Fatal Flaws in Assisted Suicide Legislation

Published on April 20th, 2018

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Proponents of the so-called “Medical Aid-in-Dying Act” (A.2383-A/S.3151-A) argue that it contains safeguards which protect vulnerable patients. Yet a close examination of the bill’s language reveals inadequate protections for patients most at risk of abuse, and lower medical standards than elsewhere in the Public Health Law. The bill lacks transparency and accountability, and contains extremely weak conscience protections for both health care professionals and health care institutions. In short, it is unsafe for all involved.

  1. The definition of “terminal illness or condition” increases the risk of errors in diagnosis.
  • The bill defines a “terminal illness or condition” as “an incurable and irreversible illness or condition that has been medically confirmed and will, within reasonable medical judgment, produce death within six months” § 2899-d(17).
  • Virtually anything could qualify under this definition, including a chronic illness like diabetes or ALS that would cause death if the person declined ordinary treatment. Patients who cannot afford expensive treatments would be particularly at risk due to this definition.
  • This is a significantly lower standard for diagnosis than the “reasonable degree of medical certainty” that is used in comparable provisions of the law. See, e.g., Public Health Law § 2994-a(5) (the Family Health Care Decisions Act), Public Health Law § 2963(2) (determining capacity to make decisions regarding cardiopulmonary resuscitation), and Surrogate Court Procedure Act § 1726(4)(a) (relating to health care decisions for persons with mental retardation).
  • Given the inherent uncertainty of making a prognosis of the amount of time a person may live, this lower standard puts patients at risk.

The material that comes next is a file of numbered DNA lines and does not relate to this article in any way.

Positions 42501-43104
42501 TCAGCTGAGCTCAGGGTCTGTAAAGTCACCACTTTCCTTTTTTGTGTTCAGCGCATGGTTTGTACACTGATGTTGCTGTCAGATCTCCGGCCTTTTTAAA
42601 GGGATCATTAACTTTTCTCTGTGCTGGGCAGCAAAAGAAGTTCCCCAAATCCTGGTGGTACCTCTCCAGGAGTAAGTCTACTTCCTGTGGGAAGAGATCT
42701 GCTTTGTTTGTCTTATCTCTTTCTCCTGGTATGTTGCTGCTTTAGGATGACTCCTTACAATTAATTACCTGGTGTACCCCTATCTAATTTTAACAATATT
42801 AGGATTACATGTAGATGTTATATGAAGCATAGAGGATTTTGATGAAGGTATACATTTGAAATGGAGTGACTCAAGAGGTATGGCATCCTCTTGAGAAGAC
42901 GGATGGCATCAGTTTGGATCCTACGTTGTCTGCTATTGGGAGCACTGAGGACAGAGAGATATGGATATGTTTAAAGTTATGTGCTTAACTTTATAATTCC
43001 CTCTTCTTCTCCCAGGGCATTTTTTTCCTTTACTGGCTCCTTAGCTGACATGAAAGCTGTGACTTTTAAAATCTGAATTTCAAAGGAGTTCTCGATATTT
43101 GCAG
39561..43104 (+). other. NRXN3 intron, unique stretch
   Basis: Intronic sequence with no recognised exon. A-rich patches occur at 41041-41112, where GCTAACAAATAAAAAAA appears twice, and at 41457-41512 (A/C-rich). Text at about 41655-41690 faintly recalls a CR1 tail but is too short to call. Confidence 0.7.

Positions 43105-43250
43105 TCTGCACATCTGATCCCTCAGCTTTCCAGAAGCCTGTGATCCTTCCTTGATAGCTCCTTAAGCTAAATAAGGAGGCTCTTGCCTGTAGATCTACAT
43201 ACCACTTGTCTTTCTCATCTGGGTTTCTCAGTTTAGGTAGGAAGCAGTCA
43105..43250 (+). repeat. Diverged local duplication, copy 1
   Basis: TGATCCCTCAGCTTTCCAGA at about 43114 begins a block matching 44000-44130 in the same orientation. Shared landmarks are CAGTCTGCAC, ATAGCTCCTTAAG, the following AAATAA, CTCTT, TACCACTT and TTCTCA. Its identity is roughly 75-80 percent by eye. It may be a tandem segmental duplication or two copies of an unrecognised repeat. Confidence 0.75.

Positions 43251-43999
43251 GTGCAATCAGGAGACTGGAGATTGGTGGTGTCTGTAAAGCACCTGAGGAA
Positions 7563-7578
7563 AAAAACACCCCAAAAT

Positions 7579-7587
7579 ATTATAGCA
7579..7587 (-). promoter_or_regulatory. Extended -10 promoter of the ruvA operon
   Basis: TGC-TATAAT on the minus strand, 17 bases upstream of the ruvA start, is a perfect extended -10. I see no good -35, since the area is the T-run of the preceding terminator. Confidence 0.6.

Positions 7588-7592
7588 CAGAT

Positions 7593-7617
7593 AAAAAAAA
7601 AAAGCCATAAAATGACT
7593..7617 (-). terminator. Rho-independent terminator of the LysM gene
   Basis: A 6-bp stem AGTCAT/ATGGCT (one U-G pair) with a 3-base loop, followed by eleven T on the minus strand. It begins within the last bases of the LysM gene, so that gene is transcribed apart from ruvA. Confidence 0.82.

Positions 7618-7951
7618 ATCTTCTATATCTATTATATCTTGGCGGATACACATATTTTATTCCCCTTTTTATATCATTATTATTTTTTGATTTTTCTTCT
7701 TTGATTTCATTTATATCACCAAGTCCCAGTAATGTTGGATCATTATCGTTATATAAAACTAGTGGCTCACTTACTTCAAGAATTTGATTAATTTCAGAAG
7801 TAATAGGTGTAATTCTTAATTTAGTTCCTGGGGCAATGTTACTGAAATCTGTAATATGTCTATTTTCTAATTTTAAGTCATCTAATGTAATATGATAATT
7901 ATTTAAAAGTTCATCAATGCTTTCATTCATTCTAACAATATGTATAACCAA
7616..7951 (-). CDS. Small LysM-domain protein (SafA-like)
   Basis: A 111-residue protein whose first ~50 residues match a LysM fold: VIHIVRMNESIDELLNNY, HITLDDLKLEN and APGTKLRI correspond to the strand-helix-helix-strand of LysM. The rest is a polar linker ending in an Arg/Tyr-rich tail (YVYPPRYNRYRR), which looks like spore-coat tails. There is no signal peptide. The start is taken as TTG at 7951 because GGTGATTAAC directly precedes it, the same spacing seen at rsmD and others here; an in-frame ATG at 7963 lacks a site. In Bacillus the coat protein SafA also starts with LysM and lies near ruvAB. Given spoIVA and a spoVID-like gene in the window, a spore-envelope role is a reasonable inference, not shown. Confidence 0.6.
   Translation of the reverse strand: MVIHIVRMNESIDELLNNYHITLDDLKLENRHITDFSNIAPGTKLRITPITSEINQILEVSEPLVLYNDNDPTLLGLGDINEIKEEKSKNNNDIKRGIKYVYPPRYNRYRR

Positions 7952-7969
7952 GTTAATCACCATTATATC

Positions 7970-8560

1. The standard for determining capacity is too weak.
  • The bill contains a very loose definition of “capacity” or “capacity to make an informed decision” – “the ability to understand and appreciate the nature and consequences of health care decisions, including the benefits and risks of and alternatives to any proposed health care, and to reach an informed decision.” § 2899-d(3)
  • No standard is set for making this determination. All it requires is that the physician “make a determination of whether a patient… has capacity” § 2899-f(1)(a). This is a much lower standard than analogous New York laws, such as the Family Health Care Decisions Act, where a physician must make determinations “to a reasonable degree of medical certainty.” (Public Health Law § 2994-A(5))
  • The “capacity” standard is clearly inadequate, which is a crucial flaw since this is the threshold determination of whether a patient can even make a request for suicide assistance.
  1. No psychological screening, counseling, diagnosis or treatment is required.
  • There is no mandatory referral of the patient to a psychiatrist to determine if they are suffering from a treatable mental illness that led to the suicide request (e.g., clinical depression).
  • Instead, a referral is only optional and it is limited to determining if the patient has decision-making capacity § 2988-f(c).
  • Even if a referral is made, there is no requirement that it be done by a physician or psychiatrist — the bill only requires an evaluation by a “mental health professional”, which includes nurse practitioner or physician assistant or psychologist. §§ 2899-i(1) and 2899-d(11).
  • There is no requirement that the patient’s family be notified, which isolates the patient from the very people who can provide them with the support they need.
  • The bill thus essentially abandons vulnerable patients who are suffering from treatable psychological conditions. 
  1. There are inadequate protections for patients when the request is made. 
  • The bill has weak witness requirements. This is problematic because patients, particularly isolated elderly patients in long-term care facilities, are vulnerable to exploitation and abuse.
  • The bill requires two witnesses to a patient’s written request for assisted suicide. But one of the witnesses can a person entitled to a portion of the patient’s estate, or a person associate associated with the health care facility where the patient is receiving treatment.
  • There is no requirement that the witnesses even know the patient prior to the suicide request. § 2899-e(3). Instead, the witnesses are permitted merely to certify that the patient “provided proof of identity”. 2899-k.
  • There is no waiting period between the time of the request and the time when the suicide medicine can be dispensed.
  • There is no requirement that the patient be a New York resident. This means that New York could turn into a suicide destination, and death on request will be available to vulnerable people with no connection to our state or to the treating physician.